That is according to the 2016 Training Survey from ID Comms, a strategic media consultancy, which polled 117 senior executives representing both agencies and brand advertisers around the world.
Nearly all (96%) agreed that brands can gain competitive advantage in marketing by investing in media training, with around two-thirds (67.5%) strongly agreeing with the statement.
Yet 60% said there was not enough financial support for media training and they ranked the current media skill base at brands as being far from satisfactory.
Brands scored an average of just 2.9 out of 5, where 4 is satisfactory, across three key areas – being a good client and following good media management behaviours, working productively with media agencies, and making media more accountable.
In addition to insufficient financial support, around a quarter (27%) of respondents cited lack of time to explain the patchy commitment to media training at brands.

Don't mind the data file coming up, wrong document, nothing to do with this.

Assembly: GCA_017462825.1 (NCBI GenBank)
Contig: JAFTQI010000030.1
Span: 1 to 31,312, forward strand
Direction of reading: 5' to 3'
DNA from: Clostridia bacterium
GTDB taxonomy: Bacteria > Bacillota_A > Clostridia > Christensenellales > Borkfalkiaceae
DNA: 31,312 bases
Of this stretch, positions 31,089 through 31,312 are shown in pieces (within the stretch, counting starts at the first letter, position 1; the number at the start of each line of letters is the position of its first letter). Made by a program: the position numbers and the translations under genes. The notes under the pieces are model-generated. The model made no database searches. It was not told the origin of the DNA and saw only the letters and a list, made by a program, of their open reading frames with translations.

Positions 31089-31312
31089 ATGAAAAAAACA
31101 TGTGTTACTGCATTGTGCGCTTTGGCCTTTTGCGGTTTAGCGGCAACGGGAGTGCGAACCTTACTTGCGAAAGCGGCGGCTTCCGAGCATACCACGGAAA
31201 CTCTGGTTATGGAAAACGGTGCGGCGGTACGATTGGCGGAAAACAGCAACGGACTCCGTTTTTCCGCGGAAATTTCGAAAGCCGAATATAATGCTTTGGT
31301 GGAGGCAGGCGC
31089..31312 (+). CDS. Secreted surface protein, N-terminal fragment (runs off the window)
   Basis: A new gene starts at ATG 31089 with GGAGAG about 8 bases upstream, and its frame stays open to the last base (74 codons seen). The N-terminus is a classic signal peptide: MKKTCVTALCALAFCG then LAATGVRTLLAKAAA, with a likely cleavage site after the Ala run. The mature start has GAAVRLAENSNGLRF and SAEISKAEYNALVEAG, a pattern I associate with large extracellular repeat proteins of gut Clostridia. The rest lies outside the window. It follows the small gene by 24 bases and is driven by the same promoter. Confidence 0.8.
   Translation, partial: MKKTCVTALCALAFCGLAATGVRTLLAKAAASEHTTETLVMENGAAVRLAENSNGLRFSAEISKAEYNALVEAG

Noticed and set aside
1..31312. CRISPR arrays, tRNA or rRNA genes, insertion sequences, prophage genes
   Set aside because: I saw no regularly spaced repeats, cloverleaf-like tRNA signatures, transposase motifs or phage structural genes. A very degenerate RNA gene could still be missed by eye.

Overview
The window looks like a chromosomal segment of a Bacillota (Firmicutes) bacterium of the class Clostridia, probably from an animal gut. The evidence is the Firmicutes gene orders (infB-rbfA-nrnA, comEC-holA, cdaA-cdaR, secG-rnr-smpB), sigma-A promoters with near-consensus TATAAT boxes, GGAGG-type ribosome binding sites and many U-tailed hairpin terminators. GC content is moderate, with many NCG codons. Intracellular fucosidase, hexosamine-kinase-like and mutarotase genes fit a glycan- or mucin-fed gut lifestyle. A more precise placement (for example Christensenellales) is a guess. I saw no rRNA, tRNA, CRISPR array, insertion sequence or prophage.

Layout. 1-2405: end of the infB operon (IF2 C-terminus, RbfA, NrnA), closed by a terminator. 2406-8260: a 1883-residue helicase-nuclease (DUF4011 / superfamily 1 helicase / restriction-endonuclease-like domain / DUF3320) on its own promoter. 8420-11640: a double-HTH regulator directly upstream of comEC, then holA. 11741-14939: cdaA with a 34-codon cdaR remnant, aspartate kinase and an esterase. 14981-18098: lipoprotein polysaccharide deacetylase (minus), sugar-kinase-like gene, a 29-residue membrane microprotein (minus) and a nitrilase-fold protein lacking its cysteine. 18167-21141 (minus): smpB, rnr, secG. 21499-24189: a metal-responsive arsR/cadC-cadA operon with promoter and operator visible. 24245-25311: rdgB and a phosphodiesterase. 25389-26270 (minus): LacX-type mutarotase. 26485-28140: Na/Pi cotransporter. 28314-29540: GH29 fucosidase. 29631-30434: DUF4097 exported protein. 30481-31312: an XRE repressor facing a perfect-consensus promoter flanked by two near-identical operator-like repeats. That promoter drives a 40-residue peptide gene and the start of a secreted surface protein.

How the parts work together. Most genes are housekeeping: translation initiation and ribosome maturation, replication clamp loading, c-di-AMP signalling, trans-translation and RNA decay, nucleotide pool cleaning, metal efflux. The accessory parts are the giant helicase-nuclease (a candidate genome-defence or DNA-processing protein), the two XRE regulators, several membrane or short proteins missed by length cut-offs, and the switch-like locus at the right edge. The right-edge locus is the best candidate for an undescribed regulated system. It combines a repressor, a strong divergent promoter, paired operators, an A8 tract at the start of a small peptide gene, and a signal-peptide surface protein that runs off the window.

Other factors included the perception that agencies should provide this training for free (12%) and previous poor experiences with media training (7%).
The survey also revealed that brand advertisers were most concerned about inadequate budgets for media training while agency executives were most concerned about finding the time for it.
"Recent concerns over trust and transparency in the media landscape have highlighted the risks to brands of not having up-to-date knowledge and skills in media," said Tom Denford, Chief Strategy Officer at ID Comms.
"Brands can no longer simply rely on agencies to provide free training but must take active steps to improve their own skills and commit to a programme of continuous media education.
"Training is one key tool to upgrading that internal capability, alongside recruitment, but while many recognise the benefits that better media understanding could bring to their business in a fast changing media landscape, collectively brands are failing to invest enough time and money in media training."
Data sourced from ID Comms; additional content by Warc staff